The big bang theory accompanied by inflation theory, is to date, the most accurate explanation for the creation of the universe.
The term ‘big bang theory’ was coined by Sir Fred Hoyle who helped develop Steady State Theory in the 1940’s. According to steady state theory the universe had no beginning and has always been expanding while the overall density of matter in the universe remained the same. After Edwin Hubble’s discovery of the expanding universe there were two main theoretical models of the universe. One was that the universe had a beginning (what we call the big bang) and the other was the steady state theory. The steady state theory was the most recognised for many years, due to miscalculations about the rate of expansion, and Hoyle termed the alternate theory ‘the big bang theory’ to mock it with images of cartoon explosions.
Initially the Big Bang theory was implied by impressive physicists, mathematician and priest named Georges Lemaitre. He theorised that space was expanding contrary to Albert Einstein’s theory of relativity.
This prompted Einstein to look at his work once more particularly the Maths he had used (where he had included the ‘universal constant’ in order to comply with the static universe theory).
In doing so, and by removing this universal constant, Einstein discovered that the universe could not be static and must be either expanding (as Lemaitre had suggested) or contracting.
Edwin Hubble’s observations of the red shift of distant galaxies in the 1920’s showed that the Universe was indeed expanding.
A singularity is a point in space and time or spacetime where matter is infinitely dense.
Two young students at Gonville and Caius College at the University of Cambridge were discussing singularities within black holes. They also contemplated that if the universe was expanding then the reversal of time and space would logically lead to (or begin from) a singularity. These two young students were Stephen Hawking and Roger Penrose. At the very moment of this singularity would have been start of the event known as the Big Bang. It was believed that if the event of the big bang had happened, though, then there would be some evidence around even today. Without this evidence many scientists refused to believe in the theory of the expanding universe. One of its biggest opponents was Sir Fred Hoyle. Hoyle was a supervisor at Caius College Cambridge at the time Hawking and Penrose were young there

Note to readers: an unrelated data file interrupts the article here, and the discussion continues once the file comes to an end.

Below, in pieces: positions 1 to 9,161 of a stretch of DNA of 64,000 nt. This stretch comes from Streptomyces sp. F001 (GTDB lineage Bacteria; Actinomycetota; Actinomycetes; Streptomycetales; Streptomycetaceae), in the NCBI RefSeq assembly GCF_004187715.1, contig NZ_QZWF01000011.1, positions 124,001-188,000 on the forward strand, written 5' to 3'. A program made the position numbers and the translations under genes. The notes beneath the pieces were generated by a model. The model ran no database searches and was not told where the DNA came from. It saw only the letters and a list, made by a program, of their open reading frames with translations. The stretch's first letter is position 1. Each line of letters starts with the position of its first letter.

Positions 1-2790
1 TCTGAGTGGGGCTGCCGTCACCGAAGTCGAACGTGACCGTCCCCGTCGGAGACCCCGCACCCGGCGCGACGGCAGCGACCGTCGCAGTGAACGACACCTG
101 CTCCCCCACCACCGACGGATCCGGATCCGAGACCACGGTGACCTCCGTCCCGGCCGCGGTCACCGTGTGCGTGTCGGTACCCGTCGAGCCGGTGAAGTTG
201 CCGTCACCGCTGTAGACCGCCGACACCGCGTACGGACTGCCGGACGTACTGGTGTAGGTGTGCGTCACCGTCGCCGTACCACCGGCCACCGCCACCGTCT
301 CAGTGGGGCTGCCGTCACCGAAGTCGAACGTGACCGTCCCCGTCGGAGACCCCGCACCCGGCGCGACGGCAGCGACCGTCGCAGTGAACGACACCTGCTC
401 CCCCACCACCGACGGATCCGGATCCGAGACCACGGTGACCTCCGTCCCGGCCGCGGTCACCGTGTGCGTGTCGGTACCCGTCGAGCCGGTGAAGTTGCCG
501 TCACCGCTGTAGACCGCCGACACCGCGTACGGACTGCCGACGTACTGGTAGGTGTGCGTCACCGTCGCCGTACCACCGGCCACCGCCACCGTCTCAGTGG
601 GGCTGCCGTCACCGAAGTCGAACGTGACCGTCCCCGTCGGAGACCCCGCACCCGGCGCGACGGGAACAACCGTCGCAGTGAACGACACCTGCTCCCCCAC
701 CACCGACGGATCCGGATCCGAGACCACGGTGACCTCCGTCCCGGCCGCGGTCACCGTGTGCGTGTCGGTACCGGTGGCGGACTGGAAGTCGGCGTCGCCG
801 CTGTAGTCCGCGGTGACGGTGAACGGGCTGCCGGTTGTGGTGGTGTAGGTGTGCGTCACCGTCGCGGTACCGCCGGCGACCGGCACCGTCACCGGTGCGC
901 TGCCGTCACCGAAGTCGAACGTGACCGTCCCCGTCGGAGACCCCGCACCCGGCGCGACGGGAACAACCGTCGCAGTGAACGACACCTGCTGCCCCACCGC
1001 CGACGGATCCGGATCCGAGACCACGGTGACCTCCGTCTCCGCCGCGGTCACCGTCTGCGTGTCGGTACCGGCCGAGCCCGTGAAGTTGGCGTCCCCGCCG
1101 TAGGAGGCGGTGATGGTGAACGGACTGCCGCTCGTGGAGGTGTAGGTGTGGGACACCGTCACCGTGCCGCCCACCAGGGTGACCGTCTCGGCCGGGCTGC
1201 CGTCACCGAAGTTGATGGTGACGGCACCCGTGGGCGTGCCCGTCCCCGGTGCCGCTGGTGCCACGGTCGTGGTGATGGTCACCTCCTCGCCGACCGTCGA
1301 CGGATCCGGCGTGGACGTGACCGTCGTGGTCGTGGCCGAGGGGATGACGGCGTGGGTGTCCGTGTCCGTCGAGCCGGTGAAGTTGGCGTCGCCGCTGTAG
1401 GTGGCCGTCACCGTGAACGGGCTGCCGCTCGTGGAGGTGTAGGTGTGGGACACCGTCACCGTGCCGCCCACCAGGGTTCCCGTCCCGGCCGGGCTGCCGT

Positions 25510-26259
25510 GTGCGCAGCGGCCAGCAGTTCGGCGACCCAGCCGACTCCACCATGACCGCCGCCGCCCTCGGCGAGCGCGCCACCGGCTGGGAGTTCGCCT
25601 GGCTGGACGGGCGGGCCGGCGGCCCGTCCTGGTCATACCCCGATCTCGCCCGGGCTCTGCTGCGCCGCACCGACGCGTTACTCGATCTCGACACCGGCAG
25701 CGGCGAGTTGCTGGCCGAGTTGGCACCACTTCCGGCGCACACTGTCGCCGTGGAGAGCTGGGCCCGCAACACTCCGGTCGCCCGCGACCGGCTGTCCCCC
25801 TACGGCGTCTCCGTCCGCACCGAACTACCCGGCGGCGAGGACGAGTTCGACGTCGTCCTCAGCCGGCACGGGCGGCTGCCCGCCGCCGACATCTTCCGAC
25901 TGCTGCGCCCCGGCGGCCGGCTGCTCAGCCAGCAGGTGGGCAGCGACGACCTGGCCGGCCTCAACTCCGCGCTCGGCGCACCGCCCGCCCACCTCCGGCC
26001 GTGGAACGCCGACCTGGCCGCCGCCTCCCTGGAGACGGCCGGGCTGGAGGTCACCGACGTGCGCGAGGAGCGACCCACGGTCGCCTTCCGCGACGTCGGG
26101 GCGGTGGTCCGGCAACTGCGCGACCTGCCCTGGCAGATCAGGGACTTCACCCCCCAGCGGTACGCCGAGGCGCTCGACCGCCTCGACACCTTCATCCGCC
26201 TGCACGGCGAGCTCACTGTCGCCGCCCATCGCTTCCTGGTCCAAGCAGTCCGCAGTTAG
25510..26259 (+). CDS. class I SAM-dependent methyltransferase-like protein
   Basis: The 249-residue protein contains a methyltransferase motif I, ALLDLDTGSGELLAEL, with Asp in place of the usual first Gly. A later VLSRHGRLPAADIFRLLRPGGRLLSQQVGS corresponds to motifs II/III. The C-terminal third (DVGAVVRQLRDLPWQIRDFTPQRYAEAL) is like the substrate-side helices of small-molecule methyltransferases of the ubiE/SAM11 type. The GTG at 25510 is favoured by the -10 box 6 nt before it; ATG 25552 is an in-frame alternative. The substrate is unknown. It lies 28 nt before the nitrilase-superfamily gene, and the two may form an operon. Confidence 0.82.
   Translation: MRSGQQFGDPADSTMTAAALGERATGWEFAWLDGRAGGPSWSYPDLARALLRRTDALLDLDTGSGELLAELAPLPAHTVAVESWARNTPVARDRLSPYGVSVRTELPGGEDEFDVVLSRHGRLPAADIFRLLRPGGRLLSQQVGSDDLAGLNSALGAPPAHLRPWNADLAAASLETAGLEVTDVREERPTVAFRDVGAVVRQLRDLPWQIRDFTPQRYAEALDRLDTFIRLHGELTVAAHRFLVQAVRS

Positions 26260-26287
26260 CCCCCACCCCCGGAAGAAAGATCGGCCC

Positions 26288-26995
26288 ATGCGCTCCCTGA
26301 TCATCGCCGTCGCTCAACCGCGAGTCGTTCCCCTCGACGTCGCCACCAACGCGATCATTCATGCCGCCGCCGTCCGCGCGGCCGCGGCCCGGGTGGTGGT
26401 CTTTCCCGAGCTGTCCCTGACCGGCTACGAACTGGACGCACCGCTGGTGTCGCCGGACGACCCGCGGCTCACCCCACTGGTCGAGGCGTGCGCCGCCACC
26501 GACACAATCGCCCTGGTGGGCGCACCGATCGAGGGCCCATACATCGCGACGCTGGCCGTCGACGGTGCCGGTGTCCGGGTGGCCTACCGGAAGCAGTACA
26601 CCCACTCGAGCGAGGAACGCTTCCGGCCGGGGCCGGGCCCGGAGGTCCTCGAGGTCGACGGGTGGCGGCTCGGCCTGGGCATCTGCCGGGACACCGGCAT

The idea of the universe starting form a singularity does create new questions such as what was before the singularity and what caused it? But there is a different version of the big bang story brought on by quantum theory.
In the mid-1960s, Arno Penzias and Robert Wilson were working on a Radio Receiver pick up and boost radio signals for bell industries. This giant horn shaped receiver had a constant hiss which was originally attributed to the city nearby. They turned the horn towards space in order to illuminate the problem but it remained. They even put the possibility down to pigeons nesting in the receiver and had them all shot. After trying the receiver at different positions in the sky and still receiving this hiss they realised what this was. The hiss was caused by microwave radiation; the background radiation left over from the Big Bang in the form of microwave energy. The universe was/is still at 3 degrees Kelvin even after 13,700 million years. This was the required proof of the big bang event which also earned Penzias and Wilson the noble prize.